A cricket betting racket was busted and four persons were arrested by the City Task Force (CTF) police in a raid at an apartment near Pandurangapuram here on Sunday.
The CTF team, led by Assistant CP I. Chittibabu and Inspector Syed Mohammad Eliyas, found that the prime accused P. Tamaiah Rao (41) alias Nanaji of Kakinada in East Godavari and his associate V. Kumar Reddaiah were collecting the bet amount from punters over mobile phones, on the cricket match between India and Pakistan of ICC World Cup Cricket-2015.
The police seized 28 mobile phones, laptop, printer, tape recorders, voice recorders, an LED television and Rs.1 lakh cash from them.
This is a major betting racket, to be unearthed by the CTF police, in the recent past.
Deputy Commissioner of Police (Law and Order, North Zone) C.M. Trivikram Varma said Nanaji, real estate businessman in East Godavari, has been staying with Reddaiah and two others in a rented flat by paying Rs.40,000 a month as rent for the past few months to carry out the illegal act.
The modus operandi of the accused was to access the latest information on bets and rates through a wireless Internet connection from a website named Betfair. Once it was confirmed by bookies in Mumbai, the bets were offered to punters. On getting the information related to the amount of bet on a particular team, they were confirming the same with their counterparts in Kakinada over mobile phones, according to the police.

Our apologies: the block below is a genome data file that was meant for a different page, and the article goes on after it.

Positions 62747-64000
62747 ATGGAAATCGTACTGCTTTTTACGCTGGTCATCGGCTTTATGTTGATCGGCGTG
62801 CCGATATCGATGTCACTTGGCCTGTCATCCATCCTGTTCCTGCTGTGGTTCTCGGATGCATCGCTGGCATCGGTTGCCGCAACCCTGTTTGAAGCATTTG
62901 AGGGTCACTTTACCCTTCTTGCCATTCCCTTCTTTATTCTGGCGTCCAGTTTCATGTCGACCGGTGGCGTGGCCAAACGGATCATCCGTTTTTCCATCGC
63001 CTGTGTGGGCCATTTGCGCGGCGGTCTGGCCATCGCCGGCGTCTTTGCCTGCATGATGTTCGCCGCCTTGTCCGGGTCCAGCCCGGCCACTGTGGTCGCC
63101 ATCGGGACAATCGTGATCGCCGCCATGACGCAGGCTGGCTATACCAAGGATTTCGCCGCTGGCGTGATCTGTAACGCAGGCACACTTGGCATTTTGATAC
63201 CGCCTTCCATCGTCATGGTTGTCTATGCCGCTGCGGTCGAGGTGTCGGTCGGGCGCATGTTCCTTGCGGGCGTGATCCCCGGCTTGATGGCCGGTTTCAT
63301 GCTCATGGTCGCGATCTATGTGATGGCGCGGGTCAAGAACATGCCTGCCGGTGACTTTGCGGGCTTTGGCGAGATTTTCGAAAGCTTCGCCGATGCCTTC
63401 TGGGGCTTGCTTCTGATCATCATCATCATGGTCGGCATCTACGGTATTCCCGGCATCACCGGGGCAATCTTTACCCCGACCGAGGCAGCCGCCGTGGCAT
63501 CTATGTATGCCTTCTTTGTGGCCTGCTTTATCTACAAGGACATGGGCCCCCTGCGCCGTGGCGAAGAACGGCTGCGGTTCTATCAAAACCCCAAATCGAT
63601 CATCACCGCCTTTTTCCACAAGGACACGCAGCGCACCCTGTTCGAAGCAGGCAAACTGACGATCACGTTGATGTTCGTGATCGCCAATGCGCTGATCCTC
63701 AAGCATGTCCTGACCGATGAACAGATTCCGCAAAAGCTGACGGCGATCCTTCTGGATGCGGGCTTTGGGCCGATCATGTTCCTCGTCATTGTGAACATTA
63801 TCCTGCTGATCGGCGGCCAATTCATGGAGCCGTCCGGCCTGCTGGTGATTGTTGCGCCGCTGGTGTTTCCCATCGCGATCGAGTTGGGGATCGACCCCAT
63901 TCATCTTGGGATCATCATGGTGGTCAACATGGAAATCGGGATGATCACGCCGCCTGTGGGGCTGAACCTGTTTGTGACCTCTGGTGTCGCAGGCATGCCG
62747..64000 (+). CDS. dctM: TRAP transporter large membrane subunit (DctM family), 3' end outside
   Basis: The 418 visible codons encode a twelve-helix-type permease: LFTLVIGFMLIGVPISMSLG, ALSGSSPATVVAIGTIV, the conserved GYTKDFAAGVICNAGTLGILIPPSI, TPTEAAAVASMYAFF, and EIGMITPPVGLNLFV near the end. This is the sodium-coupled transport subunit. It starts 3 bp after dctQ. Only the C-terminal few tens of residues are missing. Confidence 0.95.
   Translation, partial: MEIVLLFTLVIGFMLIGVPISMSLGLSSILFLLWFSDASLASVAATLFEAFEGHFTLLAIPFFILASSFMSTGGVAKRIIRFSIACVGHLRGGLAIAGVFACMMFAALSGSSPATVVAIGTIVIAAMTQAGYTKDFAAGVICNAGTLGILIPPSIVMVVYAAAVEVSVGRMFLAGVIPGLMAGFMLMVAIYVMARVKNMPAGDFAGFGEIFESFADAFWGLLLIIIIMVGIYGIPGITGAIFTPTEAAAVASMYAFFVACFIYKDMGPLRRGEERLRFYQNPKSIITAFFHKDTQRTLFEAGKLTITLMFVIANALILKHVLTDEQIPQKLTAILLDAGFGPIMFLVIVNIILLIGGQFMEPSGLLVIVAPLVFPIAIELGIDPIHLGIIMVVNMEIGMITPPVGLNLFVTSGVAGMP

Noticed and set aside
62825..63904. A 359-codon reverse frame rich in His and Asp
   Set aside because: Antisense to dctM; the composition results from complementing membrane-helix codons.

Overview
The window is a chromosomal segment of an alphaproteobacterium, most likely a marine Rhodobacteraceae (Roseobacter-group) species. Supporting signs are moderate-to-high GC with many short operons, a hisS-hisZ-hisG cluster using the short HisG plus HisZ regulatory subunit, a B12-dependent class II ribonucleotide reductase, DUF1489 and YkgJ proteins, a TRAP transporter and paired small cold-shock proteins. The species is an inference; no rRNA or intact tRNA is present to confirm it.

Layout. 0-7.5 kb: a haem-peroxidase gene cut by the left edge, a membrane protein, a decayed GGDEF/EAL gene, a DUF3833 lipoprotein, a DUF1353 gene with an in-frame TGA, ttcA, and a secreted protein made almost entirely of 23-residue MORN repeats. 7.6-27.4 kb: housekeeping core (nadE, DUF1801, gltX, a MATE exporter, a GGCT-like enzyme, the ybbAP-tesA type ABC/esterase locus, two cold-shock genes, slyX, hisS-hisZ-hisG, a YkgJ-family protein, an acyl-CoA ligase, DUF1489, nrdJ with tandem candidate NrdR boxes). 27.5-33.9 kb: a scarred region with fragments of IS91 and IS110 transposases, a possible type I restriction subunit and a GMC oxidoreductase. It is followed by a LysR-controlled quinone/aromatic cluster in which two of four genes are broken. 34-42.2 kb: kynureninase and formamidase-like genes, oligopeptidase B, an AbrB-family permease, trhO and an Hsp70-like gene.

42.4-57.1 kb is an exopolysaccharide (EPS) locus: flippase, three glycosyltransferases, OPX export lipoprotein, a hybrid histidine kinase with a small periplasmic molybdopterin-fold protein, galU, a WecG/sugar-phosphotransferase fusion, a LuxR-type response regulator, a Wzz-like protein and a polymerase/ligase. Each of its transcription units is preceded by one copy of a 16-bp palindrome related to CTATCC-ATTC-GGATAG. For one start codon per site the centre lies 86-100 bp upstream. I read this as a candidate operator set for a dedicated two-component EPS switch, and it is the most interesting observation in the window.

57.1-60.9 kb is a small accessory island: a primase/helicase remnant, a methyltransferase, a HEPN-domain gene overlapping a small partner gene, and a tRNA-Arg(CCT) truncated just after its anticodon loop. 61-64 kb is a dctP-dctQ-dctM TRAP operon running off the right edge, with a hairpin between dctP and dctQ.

Nanaji and Reddaiah had purchased 28 mobile phones and SIM cards recently for the illegal act. The accused also used software to keep detailed records of rates and bets to avoid disputes with punters later.
Natives of Kakinada
The police came to know during the investigation that all the punters were natives of Kakinada. Mr. Trivikram Varma said bets worth Rs.8.35 lakh were placed in this case. As the bets were placed over phone, the cash transaction would take place only a day or two after the match, he added.
This is a major betting racket to be unearthed by the CTF police in the recent past